Sherman’s March, May 14-17, 1865: Passing through old battlefields and crossing the Rappahannock

The last important river barrier for the armies of Major-General William T. Sherman in their march to Alexandria, Virgina was the Rappahannock River.  To gain crossing, the armies would cross through Spotsylvania and Stafford Counties, with one column traversing Orange and Culpeper Counties.  That area of Virginia was the stage for so much of theContinue reading “Sherman’s March, May 14-17, 1865: Passing through old battlefields and crossing the Rappahannock”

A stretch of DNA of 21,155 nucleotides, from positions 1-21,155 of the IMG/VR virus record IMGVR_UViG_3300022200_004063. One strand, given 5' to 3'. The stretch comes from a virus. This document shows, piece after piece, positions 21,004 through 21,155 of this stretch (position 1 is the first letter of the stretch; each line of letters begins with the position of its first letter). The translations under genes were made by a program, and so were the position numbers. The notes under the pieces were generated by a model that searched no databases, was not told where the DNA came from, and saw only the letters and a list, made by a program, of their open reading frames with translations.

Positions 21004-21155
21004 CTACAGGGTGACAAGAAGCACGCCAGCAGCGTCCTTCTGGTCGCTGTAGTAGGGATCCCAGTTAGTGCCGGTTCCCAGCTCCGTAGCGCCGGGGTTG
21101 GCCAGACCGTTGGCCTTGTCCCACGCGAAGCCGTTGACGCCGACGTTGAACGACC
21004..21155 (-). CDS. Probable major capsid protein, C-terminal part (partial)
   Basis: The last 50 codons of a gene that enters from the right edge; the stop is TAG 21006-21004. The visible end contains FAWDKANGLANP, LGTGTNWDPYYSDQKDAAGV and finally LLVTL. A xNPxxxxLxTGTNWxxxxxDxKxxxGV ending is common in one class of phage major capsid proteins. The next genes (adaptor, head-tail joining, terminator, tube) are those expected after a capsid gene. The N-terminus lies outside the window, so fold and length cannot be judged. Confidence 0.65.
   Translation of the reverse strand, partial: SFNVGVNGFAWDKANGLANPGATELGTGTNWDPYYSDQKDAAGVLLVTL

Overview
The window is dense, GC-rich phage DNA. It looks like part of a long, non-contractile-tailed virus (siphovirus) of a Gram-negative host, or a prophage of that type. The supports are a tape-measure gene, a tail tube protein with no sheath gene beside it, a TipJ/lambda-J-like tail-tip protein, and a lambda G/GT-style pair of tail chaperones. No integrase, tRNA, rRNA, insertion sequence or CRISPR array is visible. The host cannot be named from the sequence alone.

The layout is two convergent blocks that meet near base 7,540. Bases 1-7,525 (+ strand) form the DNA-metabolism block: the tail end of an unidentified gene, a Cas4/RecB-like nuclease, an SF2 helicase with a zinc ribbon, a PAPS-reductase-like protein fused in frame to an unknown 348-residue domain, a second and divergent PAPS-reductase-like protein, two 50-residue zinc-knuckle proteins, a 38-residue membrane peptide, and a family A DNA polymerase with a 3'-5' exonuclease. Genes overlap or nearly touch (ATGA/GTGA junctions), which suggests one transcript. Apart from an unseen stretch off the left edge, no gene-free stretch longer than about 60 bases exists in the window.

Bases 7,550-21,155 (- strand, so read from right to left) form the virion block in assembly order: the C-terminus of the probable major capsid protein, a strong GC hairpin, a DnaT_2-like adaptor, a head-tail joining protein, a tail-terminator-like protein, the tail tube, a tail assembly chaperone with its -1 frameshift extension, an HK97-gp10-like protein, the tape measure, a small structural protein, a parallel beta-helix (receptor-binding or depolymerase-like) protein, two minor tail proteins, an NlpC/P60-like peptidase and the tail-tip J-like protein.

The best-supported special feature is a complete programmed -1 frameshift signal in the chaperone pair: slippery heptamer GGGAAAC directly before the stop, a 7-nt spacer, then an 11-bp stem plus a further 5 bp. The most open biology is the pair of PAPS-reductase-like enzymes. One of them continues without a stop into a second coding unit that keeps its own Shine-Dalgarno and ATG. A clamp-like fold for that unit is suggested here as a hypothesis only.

150 year ago: Bridges over the Rappahannock

I’m often inclined to put emphasis on the activities of the supporting arms in campaigns such as Chancellorsville. Not that I want to reach past the activities of the combat arms (particularly the artillery!). But the activities of signalers, engineers, and quartermasters are some of the “parts,” and in many cases valuable parts, that addContinue reading “150 year ago: Bridges over the Rappahannock”

150 Years Ago: “…the consequence of getting astride of a river…”

On this day (November 17) in 1862, elements from the Right Grand Division of the Army of The Potomac arrived at Falmouth, Virginia and looked across the Rappahannock River on Fredericksburg.  General Edwin V. Sumner commanded those Federal troops.  Later, in sworn testimony to the Joint Committee on the Conduct of the War, Sumner recalled:Continue reading “150 Years Ago: “…the consequence of getting astride of a river…””